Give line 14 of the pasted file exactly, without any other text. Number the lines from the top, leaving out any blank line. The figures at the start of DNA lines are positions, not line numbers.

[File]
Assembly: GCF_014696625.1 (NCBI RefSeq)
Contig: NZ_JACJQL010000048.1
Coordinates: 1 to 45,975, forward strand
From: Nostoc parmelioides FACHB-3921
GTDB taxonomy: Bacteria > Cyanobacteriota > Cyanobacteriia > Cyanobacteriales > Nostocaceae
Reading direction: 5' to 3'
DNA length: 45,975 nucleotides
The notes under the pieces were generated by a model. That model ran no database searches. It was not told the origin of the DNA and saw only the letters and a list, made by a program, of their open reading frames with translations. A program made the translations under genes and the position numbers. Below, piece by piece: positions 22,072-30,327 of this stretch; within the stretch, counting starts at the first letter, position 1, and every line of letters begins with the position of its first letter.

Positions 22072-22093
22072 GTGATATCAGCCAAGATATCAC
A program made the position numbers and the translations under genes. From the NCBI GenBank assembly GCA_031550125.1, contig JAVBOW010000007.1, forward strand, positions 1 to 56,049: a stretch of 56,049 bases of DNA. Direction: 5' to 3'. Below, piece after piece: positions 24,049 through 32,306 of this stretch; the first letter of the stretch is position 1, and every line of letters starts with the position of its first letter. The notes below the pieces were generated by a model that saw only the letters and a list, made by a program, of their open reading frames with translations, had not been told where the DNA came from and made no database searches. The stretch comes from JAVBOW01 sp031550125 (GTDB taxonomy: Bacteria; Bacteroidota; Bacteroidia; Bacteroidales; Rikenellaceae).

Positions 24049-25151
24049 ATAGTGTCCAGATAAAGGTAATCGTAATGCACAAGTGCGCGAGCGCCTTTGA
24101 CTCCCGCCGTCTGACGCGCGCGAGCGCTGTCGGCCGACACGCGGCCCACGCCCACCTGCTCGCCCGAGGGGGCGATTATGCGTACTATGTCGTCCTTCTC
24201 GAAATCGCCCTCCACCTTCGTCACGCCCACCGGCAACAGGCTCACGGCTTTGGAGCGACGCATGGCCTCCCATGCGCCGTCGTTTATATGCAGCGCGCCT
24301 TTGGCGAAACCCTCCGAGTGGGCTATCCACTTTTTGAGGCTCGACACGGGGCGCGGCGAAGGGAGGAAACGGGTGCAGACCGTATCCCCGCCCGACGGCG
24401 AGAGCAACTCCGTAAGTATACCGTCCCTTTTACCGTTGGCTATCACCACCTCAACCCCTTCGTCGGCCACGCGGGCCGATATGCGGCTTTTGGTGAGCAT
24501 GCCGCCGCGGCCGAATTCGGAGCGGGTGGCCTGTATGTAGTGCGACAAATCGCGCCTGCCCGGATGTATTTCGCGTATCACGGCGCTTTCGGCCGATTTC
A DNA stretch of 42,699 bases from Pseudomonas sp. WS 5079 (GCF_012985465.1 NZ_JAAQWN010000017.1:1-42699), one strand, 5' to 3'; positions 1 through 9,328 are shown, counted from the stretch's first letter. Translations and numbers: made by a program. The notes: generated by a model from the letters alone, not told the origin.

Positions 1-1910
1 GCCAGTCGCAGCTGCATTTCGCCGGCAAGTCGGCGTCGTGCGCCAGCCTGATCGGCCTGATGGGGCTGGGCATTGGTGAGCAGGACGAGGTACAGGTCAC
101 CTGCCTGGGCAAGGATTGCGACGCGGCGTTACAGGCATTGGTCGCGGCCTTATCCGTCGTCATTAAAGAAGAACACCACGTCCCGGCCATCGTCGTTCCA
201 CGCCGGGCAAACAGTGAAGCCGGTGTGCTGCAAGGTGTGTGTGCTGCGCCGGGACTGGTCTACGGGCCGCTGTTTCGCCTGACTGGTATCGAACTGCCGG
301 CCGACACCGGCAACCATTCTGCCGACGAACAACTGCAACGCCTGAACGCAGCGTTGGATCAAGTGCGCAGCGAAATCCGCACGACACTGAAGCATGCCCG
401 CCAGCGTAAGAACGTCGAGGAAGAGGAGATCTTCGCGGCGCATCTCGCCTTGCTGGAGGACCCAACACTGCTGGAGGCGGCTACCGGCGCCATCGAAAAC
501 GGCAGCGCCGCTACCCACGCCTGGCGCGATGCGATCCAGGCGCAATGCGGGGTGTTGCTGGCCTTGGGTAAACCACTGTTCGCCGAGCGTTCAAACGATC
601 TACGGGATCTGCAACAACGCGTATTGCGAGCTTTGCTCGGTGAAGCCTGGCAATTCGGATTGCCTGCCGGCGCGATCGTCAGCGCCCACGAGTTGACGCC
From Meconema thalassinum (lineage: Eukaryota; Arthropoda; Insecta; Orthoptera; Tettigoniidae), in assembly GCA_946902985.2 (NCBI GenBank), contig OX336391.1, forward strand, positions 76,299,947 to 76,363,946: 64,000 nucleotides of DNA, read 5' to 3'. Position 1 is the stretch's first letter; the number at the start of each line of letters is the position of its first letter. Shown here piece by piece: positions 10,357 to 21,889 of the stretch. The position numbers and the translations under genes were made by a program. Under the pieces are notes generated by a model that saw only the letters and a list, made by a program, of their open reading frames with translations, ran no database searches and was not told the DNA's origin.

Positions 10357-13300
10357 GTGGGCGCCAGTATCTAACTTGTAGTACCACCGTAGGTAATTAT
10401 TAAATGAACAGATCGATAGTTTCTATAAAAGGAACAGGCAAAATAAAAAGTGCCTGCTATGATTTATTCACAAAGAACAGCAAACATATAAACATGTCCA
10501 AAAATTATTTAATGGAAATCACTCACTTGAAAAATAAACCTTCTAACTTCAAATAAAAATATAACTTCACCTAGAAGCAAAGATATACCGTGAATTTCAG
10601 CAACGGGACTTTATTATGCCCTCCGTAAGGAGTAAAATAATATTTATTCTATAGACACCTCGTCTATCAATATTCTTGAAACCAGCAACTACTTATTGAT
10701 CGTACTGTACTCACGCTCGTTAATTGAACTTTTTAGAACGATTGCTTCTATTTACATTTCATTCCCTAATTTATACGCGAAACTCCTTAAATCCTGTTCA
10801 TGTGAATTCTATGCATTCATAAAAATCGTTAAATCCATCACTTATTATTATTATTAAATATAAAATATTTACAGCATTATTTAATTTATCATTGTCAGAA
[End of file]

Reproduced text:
24101 CTCCCGCCGTCTGACGCGCGCGAGCGCTGTCGGCCGACACGCGGCCCACGCCCACCTGCTCGCCCGAGGGGGCGATTATGCGTACTATGTCGTCCTTCTC